The work done by MedWet has focused on nine major areas.
1. Inventorying and monitoring of wetlands
One of MedWet’s most important missions is to gather complete and accurate information about Mediterranean wetlands. This collection of data is done to provide governments, scientists and wetland managers with high quality information which will assist them in evaluating the overall status of wetlands, to improve their environmental condition and to manage them in a sustainable way. Presently, over 8,000 sites across nine Mediterranean countries have been classified using the MedWet inventory methods. Other countries have carried out inventory work using their own methodology. Nevertheless, a complete and scientific inventory of all Mediterranean wetlands continues to be a pending issue.
2. Wetland management
Wetland management plays an important role in the effort to protect and improve wetlands. It entails the consideration of all social, cultural, economic and ecological aspects of wetlands in order to achieve the best overall allocation of wetland resources between wetland users. Proper management is a process that goes beyond the boundaries of the wetland itself and involves planning of land and water use at the watershed level. An essential part of management is to ensure that adequate water of the right quality is allocated to the wetland at the right time to create the soil, micro-organisms, animal and plant communities that wetlands are made up of. Many of MedWet projects have focused on this theme such as the North African Wetlands Network project carried out in Algeria, Morocco and Tunisia.
3. Capacity building
MedWet actively seeks to help Mediterranean countries to build their capacity to achieve sustainable management and wise use of wetlands. In order to strengthen local capacities, providing an adequate knowledge base is essential. MedWet promotes opportunities for training on wetland management, as an important way of building skills and expertise needed to protect wetlands. Moreover, through the creation of sub-regional networks of experts and administrators at the national and local levels, MedWet fosters networking for sharing of knowledge on wetlands. Most MedWet projects included elements of capacity building and training, such as the TwinMed project implemented in Jordan and Lebanon, and Dialogue on Water in the Middle East and North African Region.
4. Socio-economic analysis of wetlands
The “wise use” of wetland resources takes into consideration not only the biological functions of wetlands but also their social and economic aspects. Identifying economic uses of wetlands, analysing the impact of these activities on the ecological functions of wetlands, quantifying wetland services not directly related to market transactions, (such as aquifer recharge) are all important for the conservation and the wise use of wetlands through sound integrated management plans. Sustainable use of wetland resources can only be achieved if all these aspects are reconciled and treated holistically. Mr Nejib Benessaiah has written a book on the MedWet2 project which integrated socio economic variables in wetland inventorying.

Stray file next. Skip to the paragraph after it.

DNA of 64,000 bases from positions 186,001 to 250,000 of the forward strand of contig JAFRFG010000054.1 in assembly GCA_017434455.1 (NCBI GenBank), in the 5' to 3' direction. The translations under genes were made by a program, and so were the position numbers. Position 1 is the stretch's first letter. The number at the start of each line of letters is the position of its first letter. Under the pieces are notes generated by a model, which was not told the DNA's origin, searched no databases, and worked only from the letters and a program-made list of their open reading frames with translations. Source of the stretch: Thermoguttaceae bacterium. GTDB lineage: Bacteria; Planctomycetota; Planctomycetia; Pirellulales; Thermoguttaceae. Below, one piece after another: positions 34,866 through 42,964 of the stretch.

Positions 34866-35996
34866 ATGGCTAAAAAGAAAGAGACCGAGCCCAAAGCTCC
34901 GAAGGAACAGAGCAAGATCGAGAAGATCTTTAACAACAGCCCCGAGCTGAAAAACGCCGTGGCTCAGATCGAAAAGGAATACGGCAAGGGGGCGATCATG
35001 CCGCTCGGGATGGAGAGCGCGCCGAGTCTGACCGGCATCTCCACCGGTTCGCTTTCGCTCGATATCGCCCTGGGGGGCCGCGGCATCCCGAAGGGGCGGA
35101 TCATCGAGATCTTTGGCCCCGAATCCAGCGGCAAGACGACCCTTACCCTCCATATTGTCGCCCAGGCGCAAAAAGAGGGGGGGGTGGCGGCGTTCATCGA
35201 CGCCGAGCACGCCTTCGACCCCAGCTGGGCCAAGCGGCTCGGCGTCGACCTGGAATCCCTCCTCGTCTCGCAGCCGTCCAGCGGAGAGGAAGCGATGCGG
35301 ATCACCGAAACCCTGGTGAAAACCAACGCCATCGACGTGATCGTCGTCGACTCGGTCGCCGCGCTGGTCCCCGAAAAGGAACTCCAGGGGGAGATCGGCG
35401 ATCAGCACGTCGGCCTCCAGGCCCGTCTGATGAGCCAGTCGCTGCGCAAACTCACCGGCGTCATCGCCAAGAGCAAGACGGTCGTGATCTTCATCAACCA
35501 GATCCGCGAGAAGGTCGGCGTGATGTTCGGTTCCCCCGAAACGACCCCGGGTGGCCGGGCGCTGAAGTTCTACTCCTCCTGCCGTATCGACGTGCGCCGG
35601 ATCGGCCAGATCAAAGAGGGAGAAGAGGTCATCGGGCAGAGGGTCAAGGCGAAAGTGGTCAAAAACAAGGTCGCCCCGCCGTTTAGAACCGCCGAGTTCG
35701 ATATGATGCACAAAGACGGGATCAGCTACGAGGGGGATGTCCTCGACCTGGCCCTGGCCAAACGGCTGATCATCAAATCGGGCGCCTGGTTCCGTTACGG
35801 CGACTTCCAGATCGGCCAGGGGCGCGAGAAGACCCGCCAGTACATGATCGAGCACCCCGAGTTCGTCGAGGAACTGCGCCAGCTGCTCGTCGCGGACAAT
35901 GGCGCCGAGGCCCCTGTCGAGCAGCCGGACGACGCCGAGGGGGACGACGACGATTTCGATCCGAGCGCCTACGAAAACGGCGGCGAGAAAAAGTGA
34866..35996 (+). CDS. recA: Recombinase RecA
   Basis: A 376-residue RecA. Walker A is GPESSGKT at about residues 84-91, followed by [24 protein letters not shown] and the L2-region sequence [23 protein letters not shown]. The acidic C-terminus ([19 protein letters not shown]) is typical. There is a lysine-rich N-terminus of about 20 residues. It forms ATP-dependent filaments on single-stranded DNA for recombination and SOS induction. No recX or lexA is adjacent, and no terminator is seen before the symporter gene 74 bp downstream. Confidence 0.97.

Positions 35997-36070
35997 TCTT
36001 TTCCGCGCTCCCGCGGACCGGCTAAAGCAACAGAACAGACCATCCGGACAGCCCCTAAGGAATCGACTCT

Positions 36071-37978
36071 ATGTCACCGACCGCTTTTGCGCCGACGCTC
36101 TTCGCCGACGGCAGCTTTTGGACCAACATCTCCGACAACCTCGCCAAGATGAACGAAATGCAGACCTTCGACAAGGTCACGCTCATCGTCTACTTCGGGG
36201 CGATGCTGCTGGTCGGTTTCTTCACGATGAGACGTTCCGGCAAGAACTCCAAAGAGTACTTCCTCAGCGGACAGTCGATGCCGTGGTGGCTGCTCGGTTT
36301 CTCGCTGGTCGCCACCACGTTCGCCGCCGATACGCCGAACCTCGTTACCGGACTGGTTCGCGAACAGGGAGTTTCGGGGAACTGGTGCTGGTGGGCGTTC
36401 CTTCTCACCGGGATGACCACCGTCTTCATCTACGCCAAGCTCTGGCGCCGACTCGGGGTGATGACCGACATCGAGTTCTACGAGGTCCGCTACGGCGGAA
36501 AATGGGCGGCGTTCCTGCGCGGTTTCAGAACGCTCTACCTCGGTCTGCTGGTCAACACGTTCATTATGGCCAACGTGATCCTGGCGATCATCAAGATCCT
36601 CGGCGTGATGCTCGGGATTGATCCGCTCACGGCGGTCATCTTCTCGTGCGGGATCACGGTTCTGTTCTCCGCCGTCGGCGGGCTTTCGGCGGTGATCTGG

5. Integrated water resource management for agriculture and nature
MedWet being a Mediterranean organization, deals with countries where water scarcity is a constant problem. MedWet tries to address the issue of integrated water resource management for food and ecosystems through stakeholder engagement. This is done by establishing national and river basin level dialogues among those representing national administrations, agricultural producers and the environmental community. To achieve this goal MedWet works together with a number of international organizations in the water field like MENBO and GWP-Med in the frame of the “Global Dialogue on Water, Food and Environment” programme. One of the most recent MedWet projects that have dealt with Integrated Water Resource Management (IWRM) is the Dialogue on Water in the Middle East and North African Region.
6. Cultural values of wetlands
The Mediterranean basin has a long history of human use and thus wetlands sites often have cultural components like physical ruins, monuments or particular traditions on fishing, building techniques, etc. Combining natural and cultural management can provide benefits to conservation, empower local communities and give eco-tourism opportunities in the area. MedWet was active in this area in the past and will soon be launching the MedWet Culture Network. We are currently in the process of building such a network which will enable different Mediterranean actors to exchange practices and information.
7. Wetlands and climate change mitigation
Climate change and its consequences are in the forefront of environmental discussions all over the world. Wetlands will be largely affected by changes in rainfall patterns, droughts and other phenomena. However, sustainable wetland use and management can mitigate climate change repercussions like floods and soil erosion. MedWet has made climate change on of its priorities
8. Public awareness
Through its communications outreach MedWet seeks to motivate people to act for the wise use of wetlands. By promoting public awareness of wetland values, MedWet contributes to generating recognition of the benefits that wetlands provide.
9. Disseminating research results
MedWet has published a variety of books, CD-ROMs and other materials to ensure that knowledge gained through projects is made available to all audiences interested in wetland protection. The publications section on this website offers a number of our materials on-line.